3. The quantity of money – the amount of money (or credit) circulating in an economy will have a direct affect on the international and local value of the money. However more money does not instantly mean an increase in CPI (consumer price index) or price inflation. The American economies – such as Pennsylvania – who were experimenting with Government issued FIAT paper currencies found that an increase in money led to an industry boom which initially lowered prices before stability. However at a certain point – only found by trial and error – the price index rose as the economy reached a maximum capacity for industry, i.e. zero unemployment etc… At this point a continued increase in money supply led to price inflation and a lowering of the currency value. However, if the new money is spent on creating goods and services such as national infrastructure – while there is monetary inflation or an increase in money supply, there is not price inflation as the new money is soaked up by new products and services – until the economy reaches its industrial capacity.

          There is a great article on the related topics of fiscial and trade deficits by Chinese economist Henry C. K. Liu titled “The fighting twins”. Liu states:

          In monetary economics, the trade deficit and the fiscal deficit are referred to as the “Twin Deficits” as if they were genetically related twins merely because they both contribute to increases in the public debt. Yet these two deficits are genetically opposite and can act like fighting twins to neutralize each other in their adverse economic effects.

          A fiscal deficit is created by government spending in excess of revenue in the domestic economy. The external penalty of a persistent fiscal deficit is the devaluation of the exchange rate of the domestic currency in foreign trade.

          A trade deficit is created by excess imports over exports in foreign trade. One of the curative measures for a persistent trade deficit has been conventionally identified in trade economics as a devaluation of the domestic currency against those of its trading partners, or in multilateral trade, against a reserve currency. Currency devaluation is expected to make exports less costly and more competitive in price. It is also expected to make imports more costly in local currency terms.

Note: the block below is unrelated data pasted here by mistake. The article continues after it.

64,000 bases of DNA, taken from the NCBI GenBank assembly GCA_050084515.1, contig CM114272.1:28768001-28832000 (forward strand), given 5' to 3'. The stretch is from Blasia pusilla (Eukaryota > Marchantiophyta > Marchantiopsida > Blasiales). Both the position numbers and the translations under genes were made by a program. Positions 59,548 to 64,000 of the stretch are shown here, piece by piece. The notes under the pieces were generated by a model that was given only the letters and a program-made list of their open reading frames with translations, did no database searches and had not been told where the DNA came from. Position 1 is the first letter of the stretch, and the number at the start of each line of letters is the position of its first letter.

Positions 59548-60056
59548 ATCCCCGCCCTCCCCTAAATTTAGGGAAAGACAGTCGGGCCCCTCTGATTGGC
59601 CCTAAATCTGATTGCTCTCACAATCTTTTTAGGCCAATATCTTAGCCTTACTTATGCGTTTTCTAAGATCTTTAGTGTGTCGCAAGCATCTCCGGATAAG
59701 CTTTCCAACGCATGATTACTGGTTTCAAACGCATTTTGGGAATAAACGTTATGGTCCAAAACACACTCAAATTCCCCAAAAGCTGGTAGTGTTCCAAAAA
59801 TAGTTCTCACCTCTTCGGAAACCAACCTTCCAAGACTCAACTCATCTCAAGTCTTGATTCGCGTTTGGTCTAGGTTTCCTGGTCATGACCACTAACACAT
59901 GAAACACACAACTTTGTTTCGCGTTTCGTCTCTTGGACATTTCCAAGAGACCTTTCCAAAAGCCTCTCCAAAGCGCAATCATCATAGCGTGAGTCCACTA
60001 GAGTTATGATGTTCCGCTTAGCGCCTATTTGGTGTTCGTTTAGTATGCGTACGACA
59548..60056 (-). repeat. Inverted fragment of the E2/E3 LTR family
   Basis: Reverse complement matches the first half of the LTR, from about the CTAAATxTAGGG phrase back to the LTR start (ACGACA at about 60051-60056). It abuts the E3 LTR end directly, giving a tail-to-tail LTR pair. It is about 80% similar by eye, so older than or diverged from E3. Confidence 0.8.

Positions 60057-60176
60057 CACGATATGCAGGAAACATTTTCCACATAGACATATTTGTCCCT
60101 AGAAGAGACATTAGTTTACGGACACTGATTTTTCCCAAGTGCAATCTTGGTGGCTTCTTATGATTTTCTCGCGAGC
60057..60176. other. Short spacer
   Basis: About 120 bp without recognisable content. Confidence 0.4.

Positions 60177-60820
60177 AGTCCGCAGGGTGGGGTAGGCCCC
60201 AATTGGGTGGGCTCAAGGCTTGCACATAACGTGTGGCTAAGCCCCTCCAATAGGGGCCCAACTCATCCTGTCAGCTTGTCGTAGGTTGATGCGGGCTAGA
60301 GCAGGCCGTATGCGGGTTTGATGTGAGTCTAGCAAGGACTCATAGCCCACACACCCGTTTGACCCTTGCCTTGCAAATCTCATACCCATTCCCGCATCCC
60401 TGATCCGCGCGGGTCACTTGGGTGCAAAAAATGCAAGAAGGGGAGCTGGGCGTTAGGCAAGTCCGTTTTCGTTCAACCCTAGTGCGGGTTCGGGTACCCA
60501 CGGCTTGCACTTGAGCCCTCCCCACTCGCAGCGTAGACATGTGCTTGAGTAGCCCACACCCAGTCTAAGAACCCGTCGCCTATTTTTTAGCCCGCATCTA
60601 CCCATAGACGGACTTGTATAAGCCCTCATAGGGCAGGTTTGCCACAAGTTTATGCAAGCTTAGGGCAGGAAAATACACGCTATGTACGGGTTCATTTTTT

Therefore, there is logic in viewing a fiscal deficit as a solution to a trade deficit through its function in devaluing the domestic currency.

      • nzfp 2.1.6

        NZ is far too small to take on the US currency

        Malaysia did it and we could do exactly the same as Malaysia. American economist Professor Michael Hudson explains it best in a recent interview on Democracy Now: “New $600B Fed Stimulus Fuels Fears of US Currency War (November 05, 2010)” where he states:

        JUAN GONZALEZ: Well, in terms of how countries can respond, one of the things that obviously a lot of the Asian countries did during the financial crisis in late 1990s was currency controls—in essence, trying to prevent foreign capital from either leaving or entering the country. Is that something that you envision something this country is beginning to do?

        MICHAEL HUDSON: Yes, there is only one country that did that, and that was Malaysia under Prime Minister Tun Mohamad Mahathir. He would not sell the domestic currency to the foreign speculators, so George Soros and the others who sold the currency short, hoping that the central bank would use all of its money just to defend its currency and then be emptied out, they couldn’t cover their position, so they were squeezed.

  3. Pascal's bookie 3

    http://www.ritholtz.com/blog/2010/11/quantitative-mining-debasing-gold/

    Forget QE, the Gold Miners are doing QM Quantitative Mining. These irresponsible Miners are “printing gold” by scraping it out of the ground as fast as they can. They are debasing it as a store of value, and are no better than central bankers with their fiat currencies and printing presses.

    Silver, not Gold should be the reserve currency of the world!

    • Colonial Viper 3.1

      Its important that we never go back to a gold standard. The rarity of gold means that it can be even more easily manipulated by a few large holders of the metal and the money supply to society increased – or shrunk – rapidly and drastically at will.